THIS is an interesting tale for these confusing times.
Standing northwest of the Acropolis in Greece is a stone hill where believers and unbelievers, if we heed the stories, meet and sometimes end up not parting ways.
The ancient Romans named this hill the “Areopagus” because this was the “pagos,” or hill, where Areios was tried and then acquitted by the gods for murdering Poseidon’s son.
Areios came from Ares, where so many murderers hid to escape retribution, a temple was erected to appease the Erinyes, also known as the Furies.
With heads seething with serpents and eyes, dripping blood, the Furies embodied the vengeance of the dead. The terrible trio—Alecto (“unceasing”), Megaera ("grudging") and Tisiphone ("avenging murder")—sprang from the blood dripping from Ouranos, castrated by his son, the Titan Cronos. Some Romans even believed the Furies came from a darker source, Nyx (“Night”), and were not limited to three but were beyond reckoning.
For bringing murderers and other lawbreakers to justice, the Areopagus became a city-state known for investigating the corrupt. When Paul and the apostles entered it in 63 A.D., they found Stoics, Epicureans and other philosophers who lived for nothing but to listen to and discuss the latest ideas.
Unlike other places where the apostles were nearly stoned for worshipping their God, the Areopagus accommodated all ideas, all creeds.
“As I walked around and looked carefully at your objects of worship,” Paul wrote in Acts 17:23, recounting his speech to learned Athenians gathered in the Areopagus to hear the apostles expound on this latest of ideas, “I even found an altar with this inscription: TO AN UNKNOWN GOD.”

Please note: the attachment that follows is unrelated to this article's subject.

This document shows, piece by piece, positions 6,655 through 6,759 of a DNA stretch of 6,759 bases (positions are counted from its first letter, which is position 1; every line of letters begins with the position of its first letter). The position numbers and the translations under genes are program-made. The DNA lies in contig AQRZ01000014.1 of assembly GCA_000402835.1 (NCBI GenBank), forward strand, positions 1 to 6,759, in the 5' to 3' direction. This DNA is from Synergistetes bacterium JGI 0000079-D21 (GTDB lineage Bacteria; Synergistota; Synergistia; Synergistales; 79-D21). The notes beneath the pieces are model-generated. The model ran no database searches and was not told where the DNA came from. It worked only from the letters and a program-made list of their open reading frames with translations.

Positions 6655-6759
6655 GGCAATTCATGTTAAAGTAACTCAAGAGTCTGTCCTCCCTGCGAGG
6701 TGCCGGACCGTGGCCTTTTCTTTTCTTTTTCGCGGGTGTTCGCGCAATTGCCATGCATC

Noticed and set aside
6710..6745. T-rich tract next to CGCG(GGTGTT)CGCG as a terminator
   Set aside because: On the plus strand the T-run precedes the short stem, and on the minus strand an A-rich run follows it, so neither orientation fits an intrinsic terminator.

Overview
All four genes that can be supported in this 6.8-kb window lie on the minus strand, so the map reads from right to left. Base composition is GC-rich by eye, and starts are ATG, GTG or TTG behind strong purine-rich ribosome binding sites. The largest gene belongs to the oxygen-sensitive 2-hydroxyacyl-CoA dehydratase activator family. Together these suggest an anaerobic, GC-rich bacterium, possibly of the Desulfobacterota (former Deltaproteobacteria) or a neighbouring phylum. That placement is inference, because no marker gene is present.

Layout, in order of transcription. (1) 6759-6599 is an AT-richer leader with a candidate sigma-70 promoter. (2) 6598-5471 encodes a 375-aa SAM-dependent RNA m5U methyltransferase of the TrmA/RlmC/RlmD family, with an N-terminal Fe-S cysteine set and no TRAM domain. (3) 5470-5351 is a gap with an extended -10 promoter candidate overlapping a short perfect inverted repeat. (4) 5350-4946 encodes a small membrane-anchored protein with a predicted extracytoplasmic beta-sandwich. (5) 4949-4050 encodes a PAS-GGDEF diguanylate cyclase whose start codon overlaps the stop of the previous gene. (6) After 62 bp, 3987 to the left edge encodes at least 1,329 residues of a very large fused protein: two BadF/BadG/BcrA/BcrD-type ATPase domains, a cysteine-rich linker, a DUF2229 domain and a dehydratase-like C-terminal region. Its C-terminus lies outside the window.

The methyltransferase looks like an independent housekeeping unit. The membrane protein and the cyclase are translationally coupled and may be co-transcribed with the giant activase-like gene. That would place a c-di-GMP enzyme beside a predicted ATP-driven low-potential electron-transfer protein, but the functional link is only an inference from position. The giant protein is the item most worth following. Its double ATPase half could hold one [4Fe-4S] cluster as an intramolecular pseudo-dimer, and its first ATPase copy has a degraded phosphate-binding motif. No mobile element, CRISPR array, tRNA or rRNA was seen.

What was unknown to the ancient Athenians has become a familiar figure to anyone following the aftermath of the sinking of the mv Princess of the Stars.
Though unnamed, this seems to be the same god invoked by Coast Guard officials and Sulpicio Lines executives and owners to explain why the ship was allowed to leave Manila, only to capsize when it ran into the full force of typhoon Frank, leaving most of its nearly 800 passengers and crew dead, unrecovered or missing.
The cited reason: miscommunication about the government policy barring sea travel during a storm.
This same, unknown god hovers over the frequent appeals of the ship owners for understanding, patience and order from several parties. First, from frantic families and friends made to wait or scramble on their own for information about their loved ones days after the sinking.
Reason: information must be verified before the ship executives or owners can act, an irony lost on a company that seems to have neither an organized system nor a sense of moral culpability even after causing four other major sea tragedies within a 21-year practice, including the sinking of the mv Doña Paz, considered the “world’s worst peacetime shipping tragedy,” with its 4,341 dead.
This same god, Reason, forces local governments to split their limited resources to help traumatized ship survivors and searching families, along with other typhoon victims. To prevent health risks, the government has to bury bodies in temporary graves and suspend the recovery operations after the mv Princess of the Stars was found to carry a toxic cargo.
Reason: no information has been volunteered by Sulpicio executives or owners if it will pick up the tab of local governments in “cleaning up” after the sea tragedy or if there are other cargoes endangering the search and retrieval team, nearby coastal communities, or the marine ecosystem.
In the presence of this god—pat and empty Reason—one is tempted to imitate the pagans and summon the Furies to teach every Sulpicio executive or heir a lesson in karma.
Or one can listen to Paul.
Addressing the Areopagus, historic center of reason and human justice, the apostle said: “Men of Athens! I see that in every way you are very religious… Now what you worship as something unknown I am going to proclaim to you. The God who made the world and everything in it is the Lord of heaven and earth… He has set a day when he will judge the world with justice by the man he has appointed.
“He has given proof of this to all men by raising him from the dead.” (Acts 17:22-31)
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* Published in Sun.Star Cebu’s June 29, 2008 issue